5. Hi Tony, thanks for the compliment. we do what we can.

        I think DBA is a fantastic ETF to hold. I totally dropped the ball on this one. I picked it up right after march lows, but unloaded it in April for a small profit. should of held it, it seems!

        My personal opinion, which I base on a number of different ideas, is that we will see a commodity crash into later this year, or earlier 2010. This is based on the deflation theories of Harry Dent, who is a cyclical economist — worth reading his stuff if you ever get a chance.

        I do see longer term inflation on the horizon, but in the near to intermediate term, say into mid 2010, I want to say that I am looking for global equities to get hammered. The reasons for this will be a weak economy here in the US, which will adversely affect demand globally for all sorts of sectors, including real estate, consumer good and commodities.

        It is difficult for me to imagine oil at $100 if the Dow Jones is at 6500. But, i must also mention that I believe oil is a ‘special’ commodity. There is one scenario where oil can go through the roof, and that would be a geo-political event like an attack on Iran. That being said, I will probably hold oil in my portfolio for quite some time, taking profits here and there, but for the most part, holding high dividend oil companies (like Canadian Oil Trusts) may be the best play for this type of scenario. If oil drops to $40 a barrel, you’ll still be able to collect 5% – 10% dividends (in CAD) while waiting for a rebound. If you like oil and what high dividend paying stocks, do a search for Cliff Wachtel, who has some excellent anaylsis and recommendations for Canadian energu stocks.

        Long-term, i can definitely see oil at $150 or higher again. This will depend on 1) Supply fundamentals (which could be affected as oil companies pull back on drilling and exploration) and 2) Inflation (which should be a strong factor in a year or two or three) 3) cap and trade taxes. In fact, with these considered oil could be even more than $150 a barrel in 5 years. Of course, a cup of coffee might be $10, as well.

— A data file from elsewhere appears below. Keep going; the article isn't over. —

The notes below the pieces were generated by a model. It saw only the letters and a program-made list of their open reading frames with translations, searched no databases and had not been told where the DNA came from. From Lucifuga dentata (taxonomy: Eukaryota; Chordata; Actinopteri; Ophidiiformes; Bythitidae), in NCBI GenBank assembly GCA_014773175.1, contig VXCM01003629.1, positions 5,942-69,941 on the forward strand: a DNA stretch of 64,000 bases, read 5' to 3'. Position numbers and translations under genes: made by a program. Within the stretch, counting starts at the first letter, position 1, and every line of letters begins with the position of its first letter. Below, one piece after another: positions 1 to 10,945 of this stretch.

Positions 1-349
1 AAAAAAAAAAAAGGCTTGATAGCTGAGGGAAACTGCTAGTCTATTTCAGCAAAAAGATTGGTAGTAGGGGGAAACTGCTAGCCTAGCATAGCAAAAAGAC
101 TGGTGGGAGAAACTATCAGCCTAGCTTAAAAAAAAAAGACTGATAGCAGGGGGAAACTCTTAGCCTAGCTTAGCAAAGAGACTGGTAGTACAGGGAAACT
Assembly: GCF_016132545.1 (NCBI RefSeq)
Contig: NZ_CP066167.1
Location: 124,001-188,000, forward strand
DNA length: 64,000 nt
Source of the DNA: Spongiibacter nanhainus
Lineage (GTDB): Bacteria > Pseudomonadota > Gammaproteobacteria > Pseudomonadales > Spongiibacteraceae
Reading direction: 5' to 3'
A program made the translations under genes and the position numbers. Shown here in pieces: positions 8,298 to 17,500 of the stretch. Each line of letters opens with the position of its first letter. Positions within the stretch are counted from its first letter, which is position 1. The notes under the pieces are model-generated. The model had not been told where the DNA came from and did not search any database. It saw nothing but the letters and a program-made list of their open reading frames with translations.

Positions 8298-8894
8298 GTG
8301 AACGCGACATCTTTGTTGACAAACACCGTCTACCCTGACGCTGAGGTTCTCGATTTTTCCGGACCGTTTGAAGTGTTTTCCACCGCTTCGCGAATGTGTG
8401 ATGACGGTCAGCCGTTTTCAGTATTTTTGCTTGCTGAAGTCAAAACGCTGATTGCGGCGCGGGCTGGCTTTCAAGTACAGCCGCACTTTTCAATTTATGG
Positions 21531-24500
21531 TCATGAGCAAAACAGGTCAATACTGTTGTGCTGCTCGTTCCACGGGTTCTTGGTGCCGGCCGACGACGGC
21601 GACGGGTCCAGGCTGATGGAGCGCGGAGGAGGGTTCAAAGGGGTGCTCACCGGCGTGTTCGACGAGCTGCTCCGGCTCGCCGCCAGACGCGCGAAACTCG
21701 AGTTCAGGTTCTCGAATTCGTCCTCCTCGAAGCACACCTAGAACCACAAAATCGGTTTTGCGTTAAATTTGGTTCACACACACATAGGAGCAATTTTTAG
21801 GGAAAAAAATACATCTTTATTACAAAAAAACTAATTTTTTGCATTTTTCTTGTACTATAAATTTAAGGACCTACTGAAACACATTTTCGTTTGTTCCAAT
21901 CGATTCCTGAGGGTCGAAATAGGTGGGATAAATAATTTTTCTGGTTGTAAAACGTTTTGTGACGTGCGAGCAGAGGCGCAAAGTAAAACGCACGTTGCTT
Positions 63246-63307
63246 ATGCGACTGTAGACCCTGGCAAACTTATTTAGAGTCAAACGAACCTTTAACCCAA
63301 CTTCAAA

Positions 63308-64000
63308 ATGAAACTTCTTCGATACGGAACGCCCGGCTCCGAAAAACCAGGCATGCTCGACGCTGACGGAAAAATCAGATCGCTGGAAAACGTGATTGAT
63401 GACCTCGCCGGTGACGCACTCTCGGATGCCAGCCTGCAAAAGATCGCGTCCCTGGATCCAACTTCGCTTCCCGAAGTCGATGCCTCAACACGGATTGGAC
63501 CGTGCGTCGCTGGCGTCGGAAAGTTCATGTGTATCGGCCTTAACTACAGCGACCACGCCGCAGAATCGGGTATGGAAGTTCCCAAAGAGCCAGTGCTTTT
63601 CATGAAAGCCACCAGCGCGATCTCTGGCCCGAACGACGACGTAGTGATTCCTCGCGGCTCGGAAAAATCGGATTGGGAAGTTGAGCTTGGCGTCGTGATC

In the near term, say from now to September/Oct 2009, I can honestly see it blowing back through the $100 mark and even higher. This is confirmed by analysis from Harry Dent, who suggests we might see an oil pull back short-term (now) and then a break back up to $100 or more. If you listen to Marc Faber, he seems to have a similar view — in that we will see a correction in general for most asset classes, and then another leg up for everything (equities, commodities, etc.).

        Right now, the oil investments are working out quite well, especially for those who picked up oil in the $40 range earlier this year. I am not unloading any oil at this point, and would actually pick up more of it on a dip, to say, under $60, especially if i got a whiff of positive news coming our way.

        But, if I see Oil hit $100 and I see the Dow at 9500, I am going to seriously think about moving out of my positions. At the very least, setting up trailing stops in the 10% range might be the safest thing to do at that level. In the event of a big pull back, you’ll at least be protected.

        I try to leave every possibility on the table — so if a second crash happens — a “commodities collapse”, if you will — I would say oil could go as low as $35 a barrel or even lower. It is hard to believe given the potential for inflation, but we’re in the worst recession in 80 years — so anything can happen, so I am taking nothing off the table at this point.

        All we can do is watch for the signs, lock in profits when possible, and get out of the way if we don’t understand what is happening. It’s better to be out of the market wishing you could get in, then being in the market wishing you can get out!

        Feel free to throw any other possibilities on the table — nothing can be discounted at this point.


      6. I’m reading up on all these experts and I can’t help but be more confused.  I’m getting conflicting recommendations from everyone.  In the end, one person is going to be right and many are going to be wrong. I’m really curious as to who has been the best forecaster short/mid term and who has been the best for long term? I know HS Dent and Faber would be good to look at for very short to mid term and JR and Schiff to be long term. However, they do conflict, by alot too.

        1) Dent is calling feflation, while the rest is calling inflation to hyper inflation.
        2) JR says to only invest in the things you know and only have a few investments in your life time but know alot about those investments and not be jumping around short term (but again he’s a horrible market timer). Dent seems to encourage alot of changing of positions due to cyclical events.
        3) JR says commodities are the best investments whether stocks are going to be good or not because everyone is printing so much money, Dent says there will be a commodities crash eventually
        4) Schiff and Faber says China is the best place to be even with the current run-up (and JR said this in Dec last year) while Dent says even China will have a major correction and possibly recession as well (due to it taking several years to de-couple).

        The biggest “contrarian” of all contrarians would be Dent it seems. So I’m really confused as to who will be right. Everyone has excellent track records and some will be right, some will be wrong, so after this event, we will know who washes out in mediocre if they are wrong and who will be hailed savior for the ones who are right.